“Last thing: we’ve deliberated this in detail. The last government had given sweeping tax relief to all kinds of people, including the richest. The final decision we’ve taken is that we’ll maintain the Rs1,200,000 limit on exemption. We are also maintaining the tax rate for those earning between Rs100,000 to Rs200,000. For all categories above that, we are increasing the tax rate that was applicable in May, but it will remain lower than what it was last year. We hope that the people who have the means will not oppose us on this.”
“And, since we’re asking the privileged to sacrifice for the sake of Pakistan, we have also decided to withdraw certain tax exemptions from prime ministers and ministers,” he added.
“Rs661bn was spent on development last year, and we will spend Rs725bn this year. Out of this, we will be spending Rs50bn on development in Karachi. This is a joint venture between the federal and Sindh governments.”
“We have also identified infrastructure priorities for the National Highway Authority, on which we will spend Rs100bn. We will spend another Rs500bn on PSDP.”
Saying that he was sure past governments had done whatever they believed was necessary for the benefit of the country, Umar said the nation collectively needed to acknowledge that those measures had not worked.
Promising that he would uphold and continue with the projects introduced by past governments — especially the China Pakistan Economic Corridor and dams on which work is ongoing — the finance minister stressed that the economy’s success meant parliament’s success.
“This nation was given to us by God. There is so much potential in this country, and we will, God-willing, take it to new heights.”
Prior to the commencement of the NA session, a meeting of the federal cabinet had approved the proposed amendments to the finance bill.
According to sources, the cabinet had decided to cut the federal development programme by almost Rs250 billion to Rs725 billion, whereas the budget deficit will be brought down to 5.1 per cent of the growth rate.
The government has also decided to increase regulatory duties on imports of vehicles and cell phones. It is also going to reduce the tax relief accorded to salaried persons as well as individual taxpayers.
According to sources, the government has also decided to raise the tax rate in the highest income tax slab from 15pc to 29pc. They said customs duty will also be increased on more than 5,000 items, whereas regulatory duty will be increased on the import of more than 900 items.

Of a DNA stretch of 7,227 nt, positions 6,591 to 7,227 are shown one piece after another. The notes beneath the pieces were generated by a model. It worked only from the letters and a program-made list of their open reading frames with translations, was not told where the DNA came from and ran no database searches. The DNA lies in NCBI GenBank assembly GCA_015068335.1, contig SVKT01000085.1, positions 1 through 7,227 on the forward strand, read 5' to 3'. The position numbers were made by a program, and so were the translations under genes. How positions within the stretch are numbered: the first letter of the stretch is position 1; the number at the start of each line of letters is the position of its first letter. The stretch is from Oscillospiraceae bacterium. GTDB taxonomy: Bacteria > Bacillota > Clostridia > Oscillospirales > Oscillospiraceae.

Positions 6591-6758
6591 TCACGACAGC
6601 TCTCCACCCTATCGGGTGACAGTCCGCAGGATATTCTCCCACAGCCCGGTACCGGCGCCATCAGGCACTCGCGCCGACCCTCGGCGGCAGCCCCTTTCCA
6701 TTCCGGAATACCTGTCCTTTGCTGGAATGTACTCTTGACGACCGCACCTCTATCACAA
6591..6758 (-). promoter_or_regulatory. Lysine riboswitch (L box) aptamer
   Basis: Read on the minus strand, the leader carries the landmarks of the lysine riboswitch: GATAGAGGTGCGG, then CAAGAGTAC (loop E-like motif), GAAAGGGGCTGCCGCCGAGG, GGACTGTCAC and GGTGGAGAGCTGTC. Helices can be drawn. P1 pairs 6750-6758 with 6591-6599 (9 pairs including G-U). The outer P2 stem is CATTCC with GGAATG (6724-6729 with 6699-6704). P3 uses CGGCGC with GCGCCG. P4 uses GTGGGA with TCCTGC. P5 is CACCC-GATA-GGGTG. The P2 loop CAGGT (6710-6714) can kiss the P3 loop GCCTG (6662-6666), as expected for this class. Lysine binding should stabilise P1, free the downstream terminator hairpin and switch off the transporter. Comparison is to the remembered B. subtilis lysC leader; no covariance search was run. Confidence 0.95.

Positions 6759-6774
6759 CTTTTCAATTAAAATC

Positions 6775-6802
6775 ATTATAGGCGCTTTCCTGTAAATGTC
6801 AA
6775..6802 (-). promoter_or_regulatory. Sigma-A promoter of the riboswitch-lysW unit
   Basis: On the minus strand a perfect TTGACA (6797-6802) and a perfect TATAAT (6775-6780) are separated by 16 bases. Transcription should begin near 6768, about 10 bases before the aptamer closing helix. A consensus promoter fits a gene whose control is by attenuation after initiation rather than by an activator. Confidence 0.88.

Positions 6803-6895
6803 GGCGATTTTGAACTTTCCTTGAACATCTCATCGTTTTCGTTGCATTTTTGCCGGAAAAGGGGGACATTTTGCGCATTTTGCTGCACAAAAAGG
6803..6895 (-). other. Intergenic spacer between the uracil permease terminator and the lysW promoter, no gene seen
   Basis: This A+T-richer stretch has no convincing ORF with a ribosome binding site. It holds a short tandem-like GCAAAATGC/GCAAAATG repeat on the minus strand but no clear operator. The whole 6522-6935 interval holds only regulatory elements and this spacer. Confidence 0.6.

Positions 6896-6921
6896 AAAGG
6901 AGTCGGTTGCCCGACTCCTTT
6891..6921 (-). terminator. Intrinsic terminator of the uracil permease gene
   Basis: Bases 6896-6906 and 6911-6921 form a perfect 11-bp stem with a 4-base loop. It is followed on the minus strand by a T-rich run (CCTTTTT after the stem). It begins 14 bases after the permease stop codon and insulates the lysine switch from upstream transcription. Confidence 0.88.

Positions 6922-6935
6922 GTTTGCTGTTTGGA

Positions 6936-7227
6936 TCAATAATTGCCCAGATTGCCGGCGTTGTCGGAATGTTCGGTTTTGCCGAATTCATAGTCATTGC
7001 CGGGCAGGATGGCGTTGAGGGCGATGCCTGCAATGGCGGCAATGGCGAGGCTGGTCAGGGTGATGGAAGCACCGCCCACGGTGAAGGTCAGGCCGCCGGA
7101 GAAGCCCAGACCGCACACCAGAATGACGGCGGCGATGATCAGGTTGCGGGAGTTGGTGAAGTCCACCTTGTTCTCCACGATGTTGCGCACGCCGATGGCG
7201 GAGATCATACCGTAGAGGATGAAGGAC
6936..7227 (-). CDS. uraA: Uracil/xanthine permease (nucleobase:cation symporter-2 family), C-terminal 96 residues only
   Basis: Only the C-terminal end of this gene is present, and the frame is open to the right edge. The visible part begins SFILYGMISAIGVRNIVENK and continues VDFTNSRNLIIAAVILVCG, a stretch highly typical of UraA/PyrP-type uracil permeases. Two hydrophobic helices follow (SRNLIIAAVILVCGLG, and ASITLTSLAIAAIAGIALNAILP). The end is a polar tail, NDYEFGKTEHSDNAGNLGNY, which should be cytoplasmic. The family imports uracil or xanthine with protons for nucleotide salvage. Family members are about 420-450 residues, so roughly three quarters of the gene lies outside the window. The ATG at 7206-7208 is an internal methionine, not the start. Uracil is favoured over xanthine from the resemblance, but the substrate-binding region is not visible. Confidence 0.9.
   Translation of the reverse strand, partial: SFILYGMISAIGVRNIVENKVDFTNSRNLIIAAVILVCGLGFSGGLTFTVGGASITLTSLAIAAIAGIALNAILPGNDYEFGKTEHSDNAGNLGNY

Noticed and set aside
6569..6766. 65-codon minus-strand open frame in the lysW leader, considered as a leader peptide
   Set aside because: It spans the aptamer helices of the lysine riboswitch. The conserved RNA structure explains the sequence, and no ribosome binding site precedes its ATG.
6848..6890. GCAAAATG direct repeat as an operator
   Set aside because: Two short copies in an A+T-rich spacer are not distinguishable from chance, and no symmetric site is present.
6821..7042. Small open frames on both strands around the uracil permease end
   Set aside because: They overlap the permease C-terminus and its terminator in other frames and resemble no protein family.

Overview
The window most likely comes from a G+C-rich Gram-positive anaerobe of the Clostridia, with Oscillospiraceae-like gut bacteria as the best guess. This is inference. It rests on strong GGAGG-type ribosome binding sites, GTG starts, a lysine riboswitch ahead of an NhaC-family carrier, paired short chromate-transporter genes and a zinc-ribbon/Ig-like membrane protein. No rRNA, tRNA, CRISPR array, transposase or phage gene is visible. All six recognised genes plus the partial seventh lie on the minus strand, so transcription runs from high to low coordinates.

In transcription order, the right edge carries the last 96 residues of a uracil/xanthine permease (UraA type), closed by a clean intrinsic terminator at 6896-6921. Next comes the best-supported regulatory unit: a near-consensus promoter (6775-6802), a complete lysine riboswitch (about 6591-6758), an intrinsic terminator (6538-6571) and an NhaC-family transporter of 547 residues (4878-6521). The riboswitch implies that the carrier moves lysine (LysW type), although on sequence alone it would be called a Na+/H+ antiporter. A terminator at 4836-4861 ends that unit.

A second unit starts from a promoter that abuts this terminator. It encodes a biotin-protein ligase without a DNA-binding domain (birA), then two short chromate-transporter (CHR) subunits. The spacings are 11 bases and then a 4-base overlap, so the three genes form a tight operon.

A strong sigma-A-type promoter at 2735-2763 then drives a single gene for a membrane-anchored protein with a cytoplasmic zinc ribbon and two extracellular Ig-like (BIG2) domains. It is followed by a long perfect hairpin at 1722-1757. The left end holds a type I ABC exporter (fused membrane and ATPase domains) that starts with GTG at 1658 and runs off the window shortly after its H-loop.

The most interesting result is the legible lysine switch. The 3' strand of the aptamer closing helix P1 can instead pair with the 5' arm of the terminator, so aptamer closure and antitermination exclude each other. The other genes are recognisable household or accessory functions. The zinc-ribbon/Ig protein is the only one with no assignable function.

The ‘mini-budget’ will also increase the rate of withholding tax on banking transactions for non-tax filers.
The cabinet also approved the issuance of health cards, sources said.
Media reports have suggested that the government is looking at a fiscal adjustment of 1.5 to 2pc of gross domestic product (GDP), or Rs600-750 billion, through amendments to the federal budget 2018-19.
The government is aiming at a massive cut in development expenditure to the extent of over one per cent of GDP and through the withdrawal of tax and duty exemptions.
Consultative sessions continued until the last moment to deliberate completely banning the import of some 130-150 unnecessary items such as second-hand cars, while increasing duty rates on others including luxury items such as expensive phones, jewellery and food items. These trade measures are estimated to have an impact of over $1 billion on the current account deficit.
The current cumulative cost of tax and duty exemptions is estimated to be to the tune of Rs550bn which the government aims to bring down to around Rs200bn, thus transferring an impact of almost Rs350bn back to the people.
Salient features of mini-budget
- Decision to increase petroleum, development levy retracted
- Export industry gets Rs5 billion relief
- Minimum pension set at Rs10,000
- Duty increased on expensive mobile phones
- 20 per cent duty placed on 1800cc vehicles
- Non-filer tax rate increased by 0.6 per cent
- Health card system to be introduced